Patients with mental illness and cancer rely on their care team to provide a holistic approach to cancer treatment, Bush explains.

“This patient population is more vulnerable than others and requires extra support for their treatment throughout the entire continuum of care,” she says. “Oncology nurses already practice with a holistic philosophy, and this population really brings the importance of that style of care to light. Psychosocial responses to cancer such as depression and anxiety may be exacerbated (https://ebooks.ons.org/book/psychosocial-nursing-care-along-cancer-continuum-third-edition) if the patient has a prior history of mental illness demanding individualized care to promote coping and adaptation.”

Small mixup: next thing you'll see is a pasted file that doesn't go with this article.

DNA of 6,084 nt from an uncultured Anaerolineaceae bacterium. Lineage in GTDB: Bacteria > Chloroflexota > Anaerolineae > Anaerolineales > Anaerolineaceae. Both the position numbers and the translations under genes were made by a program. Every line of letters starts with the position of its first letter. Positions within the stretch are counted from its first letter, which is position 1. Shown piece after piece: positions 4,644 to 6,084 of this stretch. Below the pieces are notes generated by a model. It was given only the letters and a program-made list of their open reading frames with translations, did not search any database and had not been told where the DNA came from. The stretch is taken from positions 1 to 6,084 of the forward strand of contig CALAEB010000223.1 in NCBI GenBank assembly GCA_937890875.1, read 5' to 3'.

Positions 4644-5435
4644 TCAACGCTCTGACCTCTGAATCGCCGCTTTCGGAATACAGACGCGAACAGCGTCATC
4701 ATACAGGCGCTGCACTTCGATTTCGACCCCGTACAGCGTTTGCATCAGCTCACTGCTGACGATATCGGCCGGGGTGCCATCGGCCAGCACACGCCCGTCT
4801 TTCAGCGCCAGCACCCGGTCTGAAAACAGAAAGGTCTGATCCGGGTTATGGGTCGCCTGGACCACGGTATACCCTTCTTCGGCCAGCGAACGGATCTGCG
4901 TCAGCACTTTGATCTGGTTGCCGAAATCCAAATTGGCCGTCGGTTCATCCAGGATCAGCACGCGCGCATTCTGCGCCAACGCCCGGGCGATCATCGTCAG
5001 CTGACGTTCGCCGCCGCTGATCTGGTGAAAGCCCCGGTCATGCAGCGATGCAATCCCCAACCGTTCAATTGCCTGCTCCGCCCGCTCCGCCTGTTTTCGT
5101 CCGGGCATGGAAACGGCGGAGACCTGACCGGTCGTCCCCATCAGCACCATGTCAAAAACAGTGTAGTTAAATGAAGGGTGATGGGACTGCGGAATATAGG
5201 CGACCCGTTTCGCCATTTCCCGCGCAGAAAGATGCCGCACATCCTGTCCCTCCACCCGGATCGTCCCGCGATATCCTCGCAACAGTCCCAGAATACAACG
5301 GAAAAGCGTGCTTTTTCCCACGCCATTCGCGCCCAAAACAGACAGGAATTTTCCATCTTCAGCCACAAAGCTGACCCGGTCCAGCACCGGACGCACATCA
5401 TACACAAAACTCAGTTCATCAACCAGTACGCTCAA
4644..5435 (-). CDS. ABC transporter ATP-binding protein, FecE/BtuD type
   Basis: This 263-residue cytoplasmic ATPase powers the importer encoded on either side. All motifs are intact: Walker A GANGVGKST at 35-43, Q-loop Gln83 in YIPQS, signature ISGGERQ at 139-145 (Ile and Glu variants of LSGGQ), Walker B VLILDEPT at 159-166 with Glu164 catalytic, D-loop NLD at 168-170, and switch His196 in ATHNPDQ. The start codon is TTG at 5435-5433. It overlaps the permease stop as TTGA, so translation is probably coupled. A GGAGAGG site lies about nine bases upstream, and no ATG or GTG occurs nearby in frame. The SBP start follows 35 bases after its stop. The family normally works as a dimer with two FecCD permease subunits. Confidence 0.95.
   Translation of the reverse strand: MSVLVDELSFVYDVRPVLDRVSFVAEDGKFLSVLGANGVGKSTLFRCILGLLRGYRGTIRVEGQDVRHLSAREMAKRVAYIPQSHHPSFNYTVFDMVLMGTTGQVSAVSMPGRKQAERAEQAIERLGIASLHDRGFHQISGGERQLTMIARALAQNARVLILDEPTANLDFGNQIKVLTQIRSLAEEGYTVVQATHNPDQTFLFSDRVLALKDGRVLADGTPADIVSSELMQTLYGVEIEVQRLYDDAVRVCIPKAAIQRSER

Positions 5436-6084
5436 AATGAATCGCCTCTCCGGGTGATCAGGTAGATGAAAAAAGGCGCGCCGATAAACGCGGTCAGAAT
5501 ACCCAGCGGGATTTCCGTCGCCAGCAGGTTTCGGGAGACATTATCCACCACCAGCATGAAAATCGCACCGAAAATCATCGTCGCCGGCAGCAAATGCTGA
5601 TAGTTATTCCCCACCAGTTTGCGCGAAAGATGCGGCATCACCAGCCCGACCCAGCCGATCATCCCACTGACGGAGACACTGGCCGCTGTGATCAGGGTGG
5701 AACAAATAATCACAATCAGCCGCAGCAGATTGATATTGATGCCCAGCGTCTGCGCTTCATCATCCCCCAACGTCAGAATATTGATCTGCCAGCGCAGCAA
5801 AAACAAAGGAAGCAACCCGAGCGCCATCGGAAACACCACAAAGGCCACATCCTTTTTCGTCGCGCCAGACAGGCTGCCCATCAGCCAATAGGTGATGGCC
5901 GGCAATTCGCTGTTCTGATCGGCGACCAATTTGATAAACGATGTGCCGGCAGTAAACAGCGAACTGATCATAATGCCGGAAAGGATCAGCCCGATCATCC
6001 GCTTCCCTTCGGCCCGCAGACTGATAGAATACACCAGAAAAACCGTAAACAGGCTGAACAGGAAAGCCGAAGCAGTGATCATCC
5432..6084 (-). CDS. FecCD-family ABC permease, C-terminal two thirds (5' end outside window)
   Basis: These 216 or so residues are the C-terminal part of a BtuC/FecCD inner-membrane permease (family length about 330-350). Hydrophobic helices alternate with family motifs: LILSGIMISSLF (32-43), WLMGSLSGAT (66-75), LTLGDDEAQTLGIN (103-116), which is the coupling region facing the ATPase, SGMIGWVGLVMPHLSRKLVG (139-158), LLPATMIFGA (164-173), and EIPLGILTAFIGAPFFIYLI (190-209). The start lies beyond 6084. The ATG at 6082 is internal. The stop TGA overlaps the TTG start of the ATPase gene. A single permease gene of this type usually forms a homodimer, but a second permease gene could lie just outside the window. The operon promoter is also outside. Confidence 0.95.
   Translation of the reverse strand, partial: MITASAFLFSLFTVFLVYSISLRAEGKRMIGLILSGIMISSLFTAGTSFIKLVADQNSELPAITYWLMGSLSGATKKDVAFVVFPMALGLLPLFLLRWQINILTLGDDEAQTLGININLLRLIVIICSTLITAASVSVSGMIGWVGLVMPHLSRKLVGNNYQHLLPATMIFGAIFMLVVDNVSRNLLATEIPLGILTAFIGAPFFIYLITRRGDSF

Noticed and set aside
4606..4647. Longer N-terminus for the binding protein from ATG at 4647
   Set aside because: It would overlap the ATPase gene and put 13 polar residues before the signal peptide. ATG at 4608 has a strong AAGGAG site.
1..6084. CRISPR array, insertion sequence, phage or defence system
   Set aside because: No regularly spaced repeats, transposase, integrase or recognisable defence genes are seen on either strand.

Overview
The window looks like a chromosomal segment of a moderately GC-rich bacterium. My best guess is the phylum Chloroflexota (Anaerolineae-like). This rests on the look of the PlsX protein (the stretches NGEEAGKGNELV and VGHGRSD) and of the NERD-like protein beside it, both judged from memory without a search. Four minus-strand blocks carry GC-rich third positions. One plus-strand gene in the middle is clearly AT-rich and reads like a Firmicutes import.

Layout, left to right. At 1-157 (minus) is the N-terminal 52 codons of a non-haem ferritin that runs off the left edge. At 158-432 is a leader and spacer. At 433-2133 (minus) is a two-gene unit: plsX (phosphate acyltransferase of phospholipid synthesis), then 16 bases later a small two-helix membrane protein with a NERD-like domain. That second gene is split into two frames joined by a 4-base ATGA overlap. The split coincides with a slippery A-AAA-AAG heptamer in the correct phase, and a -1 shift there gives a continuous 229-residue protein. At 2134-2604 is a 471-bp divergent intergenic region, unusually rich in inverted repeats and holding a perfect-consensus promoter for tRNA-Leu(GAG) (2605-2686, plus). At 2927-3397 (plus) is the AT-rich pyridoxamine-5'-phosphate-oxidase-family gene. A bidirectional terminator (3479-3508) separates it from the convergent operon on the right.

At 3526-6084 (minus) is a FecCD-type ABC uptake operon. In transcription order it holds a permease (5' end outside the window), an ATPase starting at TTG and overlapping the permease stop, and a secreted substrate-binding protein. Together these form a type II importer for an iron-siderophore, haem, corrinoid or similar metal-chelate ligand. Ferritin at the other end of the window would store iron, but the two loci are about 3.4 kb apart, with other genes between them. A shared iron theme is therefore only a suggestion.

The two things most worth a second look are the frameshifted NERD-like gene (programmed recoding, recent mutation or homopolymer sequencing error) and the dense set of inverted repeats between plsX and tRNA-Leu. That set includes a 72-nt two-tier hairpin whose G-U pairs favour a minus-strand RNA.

Corveleyn encourages nurses to connect with their colleagues when facing a challenging patient situation. “If you’re concerned that a patient’s mental illness isn’t being addressed, reach out to the oncology social worker, psychiatry, or even the oncology team to share your concerns,” she says. “If we work together with these patients, we can help them complete treatment successfully.”